Periplasmic adaptor protein AcrA has a distinct role in the antibiotic resistance and virulence of Salmonella enterica serovar Typhimurium
Blair, J. M. A., La Ragione, R. M., Woodward, M. J. and Piddock, L. J. V. (2009) Periplasmic adaptor protein AcrA has a distinct role in the antibiotic resistance and virulence of Salmonella enterica serovar Typhimurium. Journal of Antimicrobial Chemotherapy, 64 (5). pp. 965-972. ISSN 0305-7453
Full text not archived in this repository.
To link to this article DOI: 10.1093/jac/dkp311
Objectives: AcrA can function as the periplasmic adaptor protein (PAP) in several RND tripartite efflux pumps, of which AcrAB-TolC is considered the most important. This system confers innate multiple antibiotic resistance. Disruption of acrB or tolC impairs the ability of Salmonella Typhimurium to colonize and persist in the host. The aim of this study was to investigate the role of AcrA alone in multidrug resistance and pathogenicity. Methods: The acrA gene was inactivated in Salmonella Typhimurium SL1344 by insertion of the aph gene and this mutant complemented with pWKS30acrA. The antimicrobial susceptibility of the mutant to six antibiotics as well as various dyes and detergents was determined. In addition, efflux activity was quantified. The ability of the mutant to adhere to, and invade, tissue culture cells in vitro was measured. Results: Following disruption of acrA, RT-PCR and western blotting confirmed that acrB/AcrB was still expressed when acrA was disrupted. The acrA mutant was hypersusceptible to antibiotics, dyes and detergents. In some cases, lower MICs were seen than for the acrB or tolC mutants. Efflux of the fluorescent dye Hoechst H33342 was less than in wild-type following disruption of acrA. acrA was also required for adherence to, and invasion of, tissue culture cells. Conclusions: Inactivation of acrA conferred a phenotype distinct to that of acrB::aph and tolC::aph. These data indicate a role for AcrA distinct to that of other protein partners in both efflux of substrates and virulence.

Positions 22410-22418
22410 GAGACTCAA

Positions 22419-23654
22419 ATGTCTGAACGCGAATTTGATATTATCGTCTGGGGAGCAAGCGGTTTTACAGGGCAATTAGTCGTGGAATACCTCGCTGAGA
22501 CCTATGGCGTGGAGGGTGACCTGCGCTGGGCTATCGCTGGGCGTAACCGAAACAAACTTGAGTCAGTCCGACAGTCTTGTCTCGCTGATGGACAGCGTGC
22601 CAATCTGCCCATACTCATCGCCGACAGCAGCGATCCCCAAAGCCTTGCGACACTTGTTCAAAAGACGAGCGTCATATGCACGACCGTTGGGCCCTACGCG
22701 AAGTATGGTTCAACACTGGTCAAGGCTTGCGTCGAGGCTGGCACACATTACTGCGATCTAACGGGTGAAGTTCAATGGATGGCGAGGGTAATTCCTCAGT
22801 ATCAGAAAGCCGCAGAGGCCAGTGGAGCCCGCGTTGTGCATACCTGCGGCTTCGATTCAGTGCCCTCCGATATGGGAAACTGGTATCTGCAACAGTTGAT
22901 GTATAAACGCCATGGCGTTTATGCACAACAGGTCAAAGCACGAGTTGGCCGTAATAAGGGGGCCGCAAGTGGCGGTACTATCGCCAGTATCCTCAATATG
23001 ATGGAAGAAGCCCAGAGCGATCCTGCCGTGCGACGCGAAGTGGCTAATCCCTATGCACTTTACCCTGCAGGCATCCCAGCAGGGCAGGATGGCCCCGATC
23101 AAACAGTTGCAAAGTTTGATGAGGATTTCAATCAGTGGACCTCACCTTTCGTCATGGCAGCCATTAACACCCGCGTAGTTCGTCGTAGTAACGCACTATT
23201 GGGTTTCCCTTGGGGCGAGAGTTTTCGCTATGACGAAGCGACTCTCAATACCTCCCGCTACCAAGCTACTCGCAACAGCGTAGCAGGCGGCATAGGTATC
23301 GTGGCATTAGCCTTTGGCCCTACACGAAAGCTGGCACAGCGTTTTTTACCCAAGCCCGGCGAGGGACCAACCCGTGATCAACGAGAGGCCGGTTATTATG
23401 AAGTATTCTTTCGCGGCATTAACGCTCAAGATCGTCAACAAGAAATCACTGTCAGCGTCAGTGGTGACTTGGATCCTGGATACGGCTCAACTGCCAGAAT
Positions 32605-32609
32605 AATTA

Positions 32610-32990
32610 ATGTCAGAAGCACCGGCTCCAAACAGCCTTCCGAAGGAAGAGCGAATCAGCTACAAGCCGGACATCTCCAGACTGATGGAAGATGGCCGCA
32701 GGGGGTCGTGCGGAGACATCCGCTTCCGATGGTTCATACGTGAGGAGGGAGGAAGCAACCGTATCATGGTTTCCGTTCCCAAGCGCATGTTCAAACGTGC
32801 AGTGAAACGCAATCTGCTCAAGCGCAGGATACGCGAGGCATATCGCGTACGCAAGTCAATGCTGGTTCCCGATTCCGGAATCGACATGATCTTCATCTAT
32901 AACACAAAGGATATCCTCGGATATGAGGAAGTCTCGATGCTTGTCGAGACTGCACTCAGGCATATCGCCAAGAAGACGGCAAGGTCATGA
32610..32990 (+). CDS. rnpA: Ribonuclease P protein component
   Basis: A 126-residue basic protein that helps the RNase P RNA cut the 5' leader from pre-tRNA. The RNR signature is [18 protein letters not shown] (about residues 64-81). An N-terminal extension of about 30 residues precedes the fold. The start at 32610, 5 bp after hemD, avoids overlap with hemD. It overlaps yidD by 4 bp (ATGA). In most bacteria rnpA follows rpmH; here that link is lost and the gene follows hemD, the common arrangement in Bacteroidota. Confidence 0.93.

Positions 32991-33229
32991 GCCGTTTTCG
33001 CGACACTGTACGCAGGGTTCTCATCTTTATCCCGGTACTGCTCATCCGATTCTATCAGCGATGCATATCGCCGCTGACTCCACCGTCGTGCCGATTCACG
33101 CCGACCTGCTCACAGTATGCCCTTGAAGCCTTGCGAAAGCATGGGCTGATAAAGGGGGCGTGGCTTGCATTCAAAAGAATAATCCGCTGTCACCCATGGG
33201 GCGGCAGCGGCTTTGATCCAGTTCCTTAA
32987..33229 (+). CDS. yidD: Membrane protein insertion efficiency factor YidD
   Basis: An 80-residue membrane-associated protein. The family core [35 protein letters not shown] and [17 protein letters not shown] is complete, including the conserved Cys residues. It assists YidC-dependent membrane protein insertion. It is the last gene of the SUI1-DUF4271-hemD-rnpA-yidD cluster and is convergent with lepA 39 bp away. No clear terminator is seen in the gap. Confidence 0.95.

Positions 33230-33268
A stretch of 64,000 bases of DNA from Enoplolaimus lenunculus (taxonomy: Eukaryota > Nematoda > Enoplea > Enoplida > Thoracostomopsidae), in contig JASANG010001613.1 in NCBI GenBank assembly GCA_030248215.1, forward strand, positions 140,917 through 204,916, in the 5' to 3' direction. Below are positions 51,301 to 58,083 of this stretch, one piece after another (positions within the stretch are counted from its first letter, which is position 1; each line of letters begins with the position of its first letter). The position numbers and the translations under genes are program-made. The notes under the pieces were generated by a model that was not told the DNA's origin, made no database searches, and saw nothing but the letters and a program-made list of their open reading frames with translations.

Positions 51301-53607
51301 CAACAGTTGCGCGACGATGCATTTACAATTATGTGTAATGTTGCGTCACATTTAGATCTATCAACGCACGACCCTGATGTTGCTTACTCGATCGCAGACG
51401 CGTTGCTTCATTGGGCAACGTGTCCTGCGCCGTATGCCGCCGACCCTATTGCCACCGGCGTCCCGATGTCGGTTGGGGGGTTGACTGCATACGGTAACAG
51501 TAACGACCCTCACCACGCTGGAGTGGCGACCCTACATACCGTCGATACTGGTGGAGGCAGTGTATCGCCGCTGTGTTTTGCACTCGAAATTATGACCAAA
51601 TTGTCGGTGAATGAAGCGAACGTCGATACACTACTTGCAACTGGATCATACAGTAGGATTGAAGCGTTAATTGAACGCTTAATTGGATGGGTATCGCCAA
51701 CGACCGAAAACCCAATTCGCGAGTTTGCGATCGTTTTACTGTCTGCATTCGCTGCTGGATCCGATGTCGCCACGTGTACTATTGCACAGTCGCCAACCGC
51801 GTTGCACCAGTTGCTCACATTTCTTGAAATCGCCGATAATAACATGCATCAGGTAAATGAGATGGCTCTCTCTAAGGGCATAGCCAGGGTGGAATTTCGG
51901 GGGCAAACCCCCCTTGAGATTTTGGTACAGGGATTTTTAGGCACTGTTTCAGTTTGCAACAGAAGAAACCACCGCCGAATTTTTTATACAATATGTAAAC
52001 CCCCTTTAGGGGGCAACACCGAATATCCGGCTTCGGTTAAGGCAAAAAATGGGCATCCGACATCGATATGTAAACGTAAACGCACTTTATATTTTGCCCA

Centaur Editors: Update this record